Tuesday, April 29, 2014

Take your time: a day for giving art the attention it deserves - Visual Art | News and Articles on Visual Art |The Irish Times - Tue, Apr 08, 2014

Take your time: a day for giving art the attention it deserves - Visual Art | News and Articles on Visual Art |The Irish Times - Tue, Apr 08, 2014



Scamper around galleries? Check. Take in this? Check. Glance at that? Check. Go around and have another quick look? Been there, done that.



When I was in art college in Limerick, we did a day in Dublin at least once, and did a whistle-stop tour of galleries. Well, we had to. We only had one day, and several galleries to visit. The longest one was an hour in IMMA, and I spent most of the time there in the café meeting my brother who happens to live quite near it.



The more I think about this, the more I realise that this running around and glancing at pictures actually defeats the purpose of making art in the first place. You have to get yourself out of bed, out of the house, into the bus or car, and off to the city where the art venue is located .... and then run around. There's no time to really look. So course, if you're not looking, you're not seeing what's there, and if you're not seeing what's there, you're not able to appreciate the work you're looking at. And why would you buy something, why would you shell out a humongous amount of cash for something you cannot stop to see and appreciate?



The irony is that artists make art so that it will be placed in someone's home, and not so much become part of the furniture as part of the family, and even generate conversations over the years. It can become more than an 'investment'. Those who buy it, buy it because they've seen something in it, and want the chance to see more, and contemplate the work ... and so have a kind of long-term conversation (for want of a better word) with the piece. When I had my exhibition in the Law Library in Dublin, I had my enormous work Truth Universally Acknowledged hanging there, in rather a prominent position. One of the legal professionals who had an office in the building, upon hearing that I was there, came out to meet me and to tell me how much he enjoyed that particular painting. "I come by and look at it for half an hour at a time," he told me "and every time I find something new in it. I love it," he continued "but if I brought it home, the wife would kill me." The painting is six foot long by four foot wide, you'd need a large room to hang it, and yes I suppose the wife has a point .... it's hanging right behind me as I tap into my laptop.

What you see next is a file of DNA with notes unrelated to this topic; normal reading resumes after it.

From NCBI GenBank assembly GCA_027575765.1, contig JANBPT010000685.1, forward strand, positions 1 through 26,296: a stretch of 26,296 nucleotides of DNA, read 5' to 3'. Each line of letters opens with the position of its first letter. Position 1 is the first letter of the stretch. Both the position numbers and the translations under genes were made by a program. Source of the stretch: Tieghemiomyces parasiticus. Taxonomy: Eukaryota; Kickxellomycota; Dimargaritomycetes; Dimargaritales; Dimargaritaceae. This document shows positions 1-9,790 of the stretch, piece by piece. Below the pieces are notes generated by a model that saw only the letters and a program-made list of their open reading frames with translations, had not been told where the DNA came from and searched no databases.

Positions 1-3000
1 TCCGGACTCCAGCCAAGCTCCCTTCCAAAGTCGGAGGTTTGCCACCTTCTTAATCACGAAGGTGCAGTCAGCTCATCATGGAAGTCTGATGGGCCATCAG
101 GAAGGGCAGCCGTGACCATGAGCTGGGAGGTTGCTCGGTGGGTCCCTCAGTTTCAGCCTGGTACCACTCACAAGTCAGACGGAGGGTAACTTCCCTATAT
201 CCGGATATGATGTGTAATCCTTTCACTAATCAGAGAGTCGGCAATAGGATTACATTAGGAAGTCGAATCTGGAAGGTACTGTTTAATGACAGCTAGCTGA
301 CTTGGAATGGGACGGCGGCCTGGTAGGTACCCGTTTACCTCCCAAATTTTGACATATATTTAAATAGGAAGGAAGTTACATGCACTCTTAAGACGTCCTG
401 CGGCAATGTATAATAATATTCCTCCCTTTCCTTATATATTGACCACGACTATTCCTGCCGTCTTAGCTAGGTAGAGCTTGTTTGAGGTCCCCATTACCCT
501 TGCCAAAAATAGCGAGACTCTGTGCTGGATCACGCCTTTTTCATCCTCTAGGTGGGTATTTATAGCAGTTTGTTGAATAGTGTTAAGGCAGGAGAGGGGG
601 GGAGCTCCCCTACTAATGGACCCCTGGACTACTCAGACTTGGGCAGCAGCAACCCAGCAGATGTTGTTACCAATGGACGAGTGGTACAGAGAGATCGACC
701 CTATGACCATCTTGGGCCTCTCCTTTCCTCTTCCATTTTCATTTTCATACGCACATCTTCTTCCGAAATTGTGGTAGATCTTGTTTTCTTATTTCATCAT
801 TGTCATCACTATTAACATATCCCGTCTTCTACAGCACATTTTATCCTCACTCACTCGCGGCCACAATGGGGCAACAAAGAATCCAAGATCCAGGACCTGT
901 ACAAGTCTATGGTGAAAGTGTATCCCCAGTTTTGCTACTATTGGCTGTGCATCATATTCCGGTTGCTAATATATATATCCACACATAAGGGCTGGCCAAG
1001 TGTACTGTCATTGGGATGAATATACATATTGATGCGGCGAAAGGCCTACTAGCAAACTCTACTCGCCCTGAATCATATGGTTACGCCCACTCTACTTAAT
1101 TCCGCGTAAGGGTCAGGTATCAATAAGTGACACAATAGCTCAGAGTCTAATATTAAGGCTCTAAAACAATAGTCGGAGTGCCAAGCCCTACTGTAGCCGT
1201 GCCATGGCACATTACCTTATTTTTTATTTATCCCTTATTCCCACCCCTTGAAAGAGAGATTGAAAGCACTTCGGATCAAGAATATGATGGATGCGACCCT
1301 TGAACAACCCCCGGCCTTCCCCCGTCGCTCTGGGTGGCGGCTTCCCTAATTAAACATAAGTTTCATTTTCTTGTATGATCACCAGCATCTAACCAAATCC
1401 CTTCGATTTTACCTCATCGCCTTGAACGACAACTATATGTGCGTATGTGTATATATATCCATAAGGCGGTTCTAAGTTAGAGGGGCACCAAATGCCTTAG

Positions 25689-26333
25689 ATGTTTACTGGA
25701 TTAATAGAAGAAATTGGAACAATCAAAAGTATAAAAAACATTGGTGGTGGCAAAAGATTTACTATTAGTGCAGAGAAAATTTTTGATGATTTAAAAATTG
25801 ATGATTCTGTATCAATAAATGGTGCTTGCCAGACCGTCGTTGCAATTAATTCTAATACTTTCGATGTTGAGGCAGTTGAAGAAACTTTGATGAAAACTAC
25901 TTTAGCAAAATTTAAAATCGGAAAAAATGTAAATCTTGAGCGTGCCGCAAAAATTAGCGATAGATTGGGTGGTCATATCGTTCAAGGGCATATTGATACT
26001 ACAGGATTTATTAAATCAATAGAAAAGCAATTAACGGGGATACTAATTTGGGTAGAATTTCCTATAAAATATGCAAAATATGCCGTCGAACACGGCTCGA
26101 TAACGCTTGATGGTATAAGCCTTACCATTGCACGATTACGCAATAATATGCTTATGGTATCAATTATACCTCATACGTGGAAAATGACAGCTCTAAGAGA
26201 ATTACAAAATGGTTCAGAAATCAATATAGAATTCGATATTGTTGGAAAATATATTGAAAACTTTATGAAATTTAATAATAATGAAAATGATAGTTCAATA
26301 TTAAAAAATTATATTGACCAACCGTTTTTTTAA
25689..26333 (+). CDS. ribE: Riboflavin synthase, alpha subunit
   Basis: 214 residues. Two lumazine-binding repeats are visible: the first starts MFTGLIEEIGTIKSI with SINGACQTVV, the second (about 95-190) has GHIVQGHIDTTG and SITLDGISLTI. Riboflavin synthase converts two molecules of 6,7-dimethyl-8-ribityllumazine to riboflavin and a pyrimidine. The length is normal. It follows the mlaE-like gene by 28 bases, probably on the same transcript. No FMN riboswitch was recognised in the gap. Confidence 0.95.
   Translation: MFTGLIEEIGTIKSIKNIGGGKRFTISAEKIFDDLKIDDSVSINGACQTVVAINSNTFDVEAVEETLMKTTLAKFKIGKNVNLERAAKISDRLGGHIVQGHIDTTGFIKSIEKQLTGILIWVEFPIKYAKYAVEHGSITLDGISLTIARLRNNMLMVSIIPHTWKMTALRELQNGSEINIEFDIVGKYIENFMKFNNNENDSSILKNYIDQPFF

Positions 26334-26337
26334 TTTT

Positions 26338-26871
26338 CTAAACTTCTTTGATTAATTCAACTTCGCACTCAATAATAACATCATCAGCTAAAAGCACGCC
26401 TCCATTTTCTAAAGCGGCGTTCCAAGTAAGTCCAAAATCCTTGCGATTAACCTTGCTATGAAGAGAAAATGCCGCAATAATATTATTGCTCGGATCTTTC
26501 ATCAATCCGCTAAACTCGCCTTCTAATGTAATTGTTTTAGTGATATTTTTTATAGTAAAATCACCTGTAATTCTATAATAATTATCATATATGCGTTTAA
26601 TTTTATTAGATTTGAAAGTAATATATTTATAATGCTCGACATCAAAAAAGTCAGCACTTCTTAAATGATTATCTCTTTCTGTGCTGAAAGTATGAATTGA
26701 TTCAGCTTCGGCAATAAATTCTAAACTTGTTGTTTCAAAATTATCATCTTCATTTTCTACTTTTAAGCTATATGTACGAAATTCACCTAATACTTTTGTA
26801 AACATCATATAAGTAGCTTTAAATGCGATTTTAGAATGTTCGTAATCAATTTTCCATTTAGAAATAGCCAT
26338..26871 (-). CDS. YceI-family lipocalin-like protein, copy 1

And I'm also guilty of giving away pieces for free to friends, because I know that those friends will appreciate the works and hang them where they can be admired. I can't help thinking I know people who would give a dog or a cat away to someone they know and trust, because they know that dog or cat will have a happy life with that person. Sometimes I think that way about my paintings. (But then I mentally slap myself and tell myself to cop on.)



But back to the whistle-stop gallery visits thing: does this mean that blogging your art is the way to go? And using online sales portals like Saatchi and all the rest? And Flickr.com?



I've viewed a lot of work on those websites. Would I look at them if they were hanging in galleries? I like to think I would. But would I give them the proper attention they deserve in a gallery? Honestly, I'm not sure I would - not if I knew I could have them up on my computer screen for as long as I liked, and could admire them sitting in the comfort of my own home. But you don't get the same quality, obviously, and it's difficult to see certain ways of painting when the piece is reproduced this way. Impasto kind of loses its impact.



I want to look at the work of other artists. But I live far away from Dublin, and sometimes even Limerick is a bit problematic to get to, logistically speaking. And as for London, Paris, Berlin .... so many other distractions when I go on trips to those cities - but I do visit galleries when abroad. I can see works online, but I can't experience the impact that a large Rothko canvas can have ... one of these days I'll get to see those works for real. For now, though, it's online. Realistically I don't have time to view them properly any other way.

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